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The Great Highland Bagpipe has a range of only one octave + one note. Why is the range so limited, and would there be a way to increase it?

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The number of notes depends on the number of fingers available to close holes with, remembering that you don't want to drop the pipe either. It also depends on the size of the hand.

In theory lengthening the chanter and adding holes would give a longer range. This might mean adding a key system so that more holes could be managed with a limited number of fingers. There is already a large difference in tone between the top and bottom of the range; this would be larger, but people could get used to that.

The piper obviously does not have the option of using lip pressure to change the note as an oboist does, and cannot change the air pressure too much either because of the effect on the drone pipes.

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Mouth-blown woodwind instruments let you "overblow" to get higher notes. You can't do that on bagpipes.

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Why is the range so limited?

The part of the instrument responsible for generating the main notes is the chanter. That is the part the piper plays. The three drones, two tenor drones tuned an octave below the chanter keynote (low A) and a base drone two octaves below the keynote, do not change pitch.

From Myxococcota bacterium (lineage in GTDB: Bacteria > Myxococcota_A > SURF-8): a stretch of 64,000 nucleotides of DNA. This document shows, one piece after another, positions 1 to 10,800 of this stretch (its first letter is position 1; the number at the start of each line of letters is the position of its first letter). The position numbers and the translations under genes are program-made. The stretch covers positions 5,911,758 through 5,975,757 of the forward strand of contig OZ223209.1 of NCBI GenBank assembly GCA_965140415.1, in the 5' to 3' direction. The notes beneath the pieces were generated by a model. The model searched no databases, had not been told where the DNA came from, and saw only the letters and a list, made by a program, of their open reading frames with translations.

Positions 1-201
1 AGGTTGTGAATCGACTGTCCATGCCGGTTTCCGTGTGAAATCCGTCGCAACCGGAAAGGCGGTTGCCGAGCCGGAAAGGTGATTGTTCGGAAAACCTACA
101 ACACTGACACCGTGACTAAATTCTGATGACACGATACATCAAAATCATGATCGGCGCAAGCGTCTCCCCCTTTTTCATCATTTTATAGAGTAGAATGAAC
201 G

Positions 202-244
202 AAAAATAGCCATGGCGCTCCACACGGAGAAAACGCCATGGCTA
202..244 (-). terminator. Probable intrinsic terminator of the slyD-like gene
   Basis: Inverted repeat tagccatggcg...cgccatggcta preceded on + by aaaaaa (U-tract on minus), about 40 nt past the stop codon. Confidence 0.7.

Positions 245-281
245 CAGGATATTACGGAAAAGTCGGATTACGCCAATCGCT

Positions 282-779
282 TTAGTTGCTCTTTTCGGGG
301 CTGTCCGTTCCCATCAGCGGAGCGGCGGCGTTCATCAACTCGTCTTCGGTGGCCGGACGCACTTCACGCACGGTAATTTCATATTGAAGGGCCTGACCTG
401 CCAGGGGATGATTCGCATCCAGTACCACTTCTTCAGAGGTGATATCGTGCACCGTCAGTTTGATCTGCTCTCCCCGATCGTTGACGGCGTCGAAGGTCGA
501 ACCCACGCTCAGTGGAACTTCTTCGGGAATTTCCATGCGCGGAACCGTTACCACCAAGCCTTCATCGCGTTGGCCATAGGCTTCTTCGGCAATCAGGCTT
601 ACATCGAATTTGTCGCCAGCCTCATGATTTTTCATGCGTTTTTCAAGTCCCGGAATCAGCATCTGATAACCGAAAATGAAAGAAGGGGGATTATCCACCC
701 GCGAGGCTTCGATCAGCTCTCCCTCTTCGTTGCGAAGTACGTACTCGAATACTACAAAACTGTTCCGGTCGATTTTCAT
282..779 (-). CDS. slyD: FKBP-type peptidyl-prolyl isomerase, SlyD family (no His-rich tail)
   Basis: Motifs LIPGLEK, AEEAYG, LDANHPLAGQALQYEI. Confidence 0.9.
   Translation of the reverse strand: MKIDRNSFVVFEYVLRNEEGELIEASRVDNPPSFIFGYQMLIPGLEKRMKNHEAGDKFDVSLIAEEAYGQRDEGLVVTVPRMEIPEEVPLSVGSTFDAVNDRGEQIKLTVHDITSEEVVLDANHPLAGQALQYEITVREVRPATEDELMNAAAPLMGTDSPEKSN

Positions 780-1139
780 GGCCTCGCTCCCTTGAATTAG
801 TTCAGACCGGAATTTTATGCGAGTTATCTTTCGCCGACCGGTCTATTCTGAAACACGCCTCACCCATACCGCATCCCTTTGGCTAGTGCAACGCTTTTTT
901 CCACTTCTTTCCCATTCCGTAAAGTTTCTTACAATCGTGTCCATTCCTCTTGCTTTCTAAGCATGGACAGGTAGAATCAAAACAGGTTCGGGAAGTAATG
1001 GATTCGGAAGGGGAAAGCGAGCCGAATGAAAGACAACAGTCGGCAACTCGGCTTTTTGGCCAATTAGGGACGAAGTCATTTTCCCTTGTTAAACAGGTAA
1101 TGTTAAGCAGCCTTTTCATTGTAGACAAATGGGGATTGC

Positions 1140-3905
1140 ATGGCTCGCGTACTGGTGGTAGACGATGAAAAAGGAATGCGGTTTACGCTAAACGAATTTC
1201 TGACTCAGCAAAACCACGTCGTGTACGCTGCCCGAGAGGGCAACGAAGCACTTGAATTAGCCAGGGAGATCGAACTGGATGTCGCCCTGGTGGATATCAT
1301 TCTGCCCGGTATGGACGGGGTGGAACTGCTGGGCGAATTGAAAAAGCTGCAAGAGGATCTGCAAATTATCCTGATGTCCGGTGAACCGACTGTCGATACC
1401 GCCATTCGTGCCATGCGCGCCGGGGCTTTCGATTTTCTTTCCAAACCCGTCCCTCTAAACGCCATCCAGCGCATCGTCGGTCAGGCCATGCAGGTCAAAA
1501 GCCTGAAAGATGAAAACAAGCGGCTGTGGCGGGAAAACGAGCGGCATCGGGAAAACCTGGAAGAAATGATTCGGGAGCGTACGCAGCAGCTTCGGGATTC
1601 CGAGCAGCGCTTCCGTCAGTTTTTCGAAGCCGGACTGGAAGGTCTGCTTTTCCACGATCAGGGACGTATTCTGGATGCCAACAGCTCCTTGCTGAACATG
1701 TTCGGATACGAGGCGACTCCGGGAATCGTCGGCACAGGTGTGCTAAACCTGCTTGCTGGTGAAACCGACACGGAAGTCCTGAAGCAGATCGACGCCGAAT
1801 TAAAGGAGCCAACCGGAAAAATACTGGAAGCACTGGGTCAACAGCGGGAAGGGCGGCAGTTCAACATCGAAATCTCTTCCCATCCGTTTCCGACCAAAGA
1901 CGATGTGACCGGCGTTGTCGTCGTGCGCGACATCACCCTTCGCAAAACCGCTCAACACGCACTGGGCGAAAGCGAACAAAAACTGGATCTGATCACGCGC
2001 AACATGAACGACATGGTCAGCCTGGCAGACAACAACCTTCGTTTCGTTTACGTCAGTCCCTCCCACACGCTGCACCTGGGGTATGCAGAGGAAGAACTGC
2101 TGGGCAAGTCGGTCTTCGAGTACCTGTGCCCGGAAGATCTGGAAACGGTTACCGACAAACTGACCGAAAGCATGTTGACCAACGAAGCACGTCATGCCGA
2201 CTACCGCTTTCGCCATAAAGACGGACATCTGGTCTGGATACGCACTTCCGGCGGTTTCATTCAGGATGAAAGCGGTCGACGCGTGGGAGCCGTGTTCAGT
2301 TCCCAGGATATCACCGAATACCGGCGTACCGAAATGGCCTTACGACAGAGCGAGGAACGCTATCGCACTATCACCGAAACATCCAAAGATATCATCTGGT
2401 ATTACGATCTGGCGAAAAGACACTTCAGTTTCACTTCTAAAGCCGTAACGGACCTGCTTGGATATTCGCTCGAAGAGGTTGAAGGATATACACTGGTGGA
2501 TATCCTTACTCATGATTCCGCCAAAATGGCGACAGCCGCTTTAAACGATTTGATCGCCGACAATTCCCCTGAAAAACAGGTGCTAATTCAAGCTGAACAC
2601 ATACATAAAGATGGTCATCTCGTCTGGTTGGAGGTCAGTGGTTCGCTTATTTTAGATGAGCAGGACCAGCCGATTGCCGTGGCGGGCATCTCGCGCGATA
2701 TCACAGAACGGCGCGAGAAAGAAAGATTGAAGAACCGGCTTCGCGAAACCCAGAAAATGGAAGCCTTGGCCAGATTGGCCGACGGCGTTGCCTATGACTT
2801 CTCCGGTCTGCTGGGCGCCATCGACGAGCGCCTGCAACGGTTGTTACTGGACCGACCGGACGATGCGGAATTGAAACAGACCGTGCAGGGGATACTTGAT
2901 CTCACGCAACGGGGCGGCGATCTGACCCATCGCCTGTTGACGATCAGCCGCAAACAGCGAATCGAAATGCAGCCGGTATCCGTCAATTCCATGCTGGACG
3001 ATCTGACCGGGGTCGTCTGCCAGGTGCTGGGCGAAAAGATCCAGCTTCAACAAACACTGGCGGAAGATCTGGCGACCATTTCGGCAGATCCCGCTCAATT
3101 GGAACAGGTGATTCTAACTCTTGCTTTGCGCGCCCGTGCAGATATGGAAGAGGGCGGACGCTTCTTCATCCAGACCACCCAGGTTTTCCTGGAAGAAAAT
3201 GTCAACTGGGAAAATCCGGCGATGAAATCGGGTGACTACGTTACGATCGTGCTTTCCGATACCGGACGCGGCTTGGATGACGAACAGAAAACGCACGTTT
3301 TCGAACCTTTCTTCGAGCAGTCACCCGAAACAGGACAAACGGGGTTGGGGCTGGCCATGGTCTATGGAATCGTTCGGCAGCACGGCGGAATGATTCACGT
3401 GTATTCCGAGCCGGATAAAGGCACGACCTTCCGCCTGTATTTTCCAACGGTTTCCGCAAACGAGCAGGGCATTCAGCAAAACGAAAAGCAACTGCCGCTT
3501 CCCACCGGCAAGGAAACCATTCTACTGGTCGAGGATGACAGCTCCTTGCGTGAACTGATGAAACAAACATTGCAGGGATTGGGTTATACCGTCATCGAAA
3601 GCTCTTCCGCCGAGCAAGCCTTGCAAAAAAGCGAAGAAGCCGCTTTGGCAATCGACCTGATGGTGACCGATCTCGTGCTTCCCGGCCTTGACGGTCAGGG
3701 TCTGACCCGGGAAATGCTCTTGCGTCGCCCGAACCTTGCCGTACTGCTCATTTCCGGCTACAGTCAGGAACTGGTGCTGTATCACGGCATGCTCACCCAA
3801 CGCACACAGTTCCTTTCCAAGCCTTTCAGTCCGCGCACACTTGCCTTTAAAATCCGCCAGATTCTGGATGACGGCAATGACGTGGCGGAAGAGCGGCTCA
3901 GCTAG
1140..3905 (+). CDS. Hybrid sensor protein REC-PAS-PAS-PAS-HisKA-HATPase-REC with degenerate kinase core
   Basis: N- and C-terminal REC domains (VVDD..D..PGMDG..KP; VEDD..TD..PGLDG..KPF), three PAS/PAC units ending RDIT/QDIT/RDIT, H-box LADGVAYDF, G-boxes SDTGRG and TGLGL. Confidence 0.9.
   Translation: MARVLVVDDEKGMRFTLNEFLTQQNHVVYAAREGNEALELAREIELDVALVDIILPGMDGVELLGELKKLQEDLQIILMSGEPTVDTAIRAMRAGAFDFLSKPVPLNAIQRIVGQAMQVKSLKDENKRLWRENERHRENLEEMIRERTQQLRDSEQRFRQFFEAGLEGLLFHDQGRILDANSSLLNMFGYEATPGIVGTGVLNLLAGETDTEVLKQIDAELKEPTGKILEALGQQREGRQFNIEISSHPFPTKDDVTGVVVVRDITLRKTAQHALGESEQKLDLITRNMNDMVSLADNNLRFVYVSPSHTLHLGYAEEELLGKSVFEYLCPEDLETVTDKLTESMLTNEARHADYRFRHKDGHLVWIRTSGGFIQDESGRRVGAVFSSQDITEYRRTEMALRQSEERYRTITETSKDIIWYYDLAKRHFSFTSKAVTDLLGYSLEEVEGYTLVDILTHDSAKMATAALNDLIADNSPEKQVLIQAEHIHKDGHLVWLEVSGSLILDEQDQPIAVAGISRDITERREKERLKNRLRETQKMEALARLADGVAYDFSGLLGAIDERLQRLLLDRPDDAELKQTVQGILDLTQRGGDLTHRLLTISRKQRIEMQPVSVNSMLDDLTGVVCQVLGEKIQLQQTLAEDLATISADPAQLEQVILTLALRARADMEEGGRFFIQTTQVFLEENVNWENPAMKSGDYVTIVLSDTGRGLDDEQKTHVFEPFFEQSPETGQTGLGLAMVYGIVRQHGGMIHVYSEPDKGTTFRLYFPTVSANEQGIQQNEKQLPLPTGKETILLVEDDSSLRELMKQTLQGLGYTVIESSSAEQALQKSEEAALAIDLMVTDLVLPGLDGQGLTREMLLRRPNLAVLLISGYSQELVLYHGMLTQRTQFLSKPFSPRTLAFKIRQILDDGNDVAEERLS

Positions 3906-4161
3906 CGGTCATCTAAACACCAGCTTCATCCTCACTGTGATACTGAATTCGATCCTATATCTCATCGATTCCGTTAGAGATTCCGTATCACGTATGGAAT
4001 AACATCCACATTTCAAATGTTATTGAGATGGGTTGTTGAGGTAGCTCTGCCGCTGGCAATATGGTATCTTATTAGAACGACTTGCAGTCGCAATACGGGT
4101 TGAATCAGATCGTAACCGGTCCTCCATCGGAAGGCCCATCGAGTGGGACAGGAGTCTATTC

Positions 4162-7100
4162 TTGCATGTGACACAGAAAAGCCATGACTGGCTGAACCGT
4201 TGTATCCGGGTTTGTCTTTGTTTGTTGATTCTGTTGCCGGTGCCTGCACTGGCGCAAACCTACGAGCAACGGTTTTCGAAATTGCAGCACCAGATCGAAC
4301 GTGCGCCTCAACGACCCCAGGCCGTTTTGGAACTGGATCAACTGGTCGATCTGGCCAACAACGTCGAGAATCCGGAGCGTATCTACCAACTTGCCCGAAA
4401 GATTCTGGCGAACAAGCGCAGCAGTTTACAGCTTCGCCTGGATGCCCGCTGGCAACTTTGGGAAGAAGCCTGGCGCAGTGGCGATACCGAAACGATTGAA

The chanter produces notes according to the spacing of the holes and the volume of the pipe. These are low G, low A (usually in the range 470-480 Hz), B, C#, D, E, F#, high G, high A, so basically a D major instrument. The physical characteristics of the chanter (the volume of air inside it which can be set vibrating and the way that volume can change via the holes) determines the range and pitches available.

would there be a way to increase it?

Increase the length of the chanter and introduce more holes suitably spaced.

  • Thanks Brian! So then, the reason that an oboe has more range than a bagpipe is simply because the instrument is longer? I suppose if we did that to a bagpipe chanter we'd also have to add keys like there are on the oboe. – axelotl May 11 '20 at 23:28
  • On a related note, what determines the range of air pressures a reed plays at? E.g. an oboe's reed can clearly handle whatever range of air pressure is required for 2+ octaves, but if you put a little bit too much pressure on most practice chanter reeds, they stop. Indeed, if you could make the reed play in a wider range of air pressure, could one not in theory play the octave above with the same chanter? In a tin whistle, you get your 2nd octave simply by using more air pressure. – axelotl May 11 '20 at 23:32
  • @AlexLee as the other answers state, an oboist can change the air pressure and the pressure on the reed directly. Those, plus the "octave key" , allow far greater range than the bagpipe chanter. – Carl Witthoft May 12 '20 at 13:17

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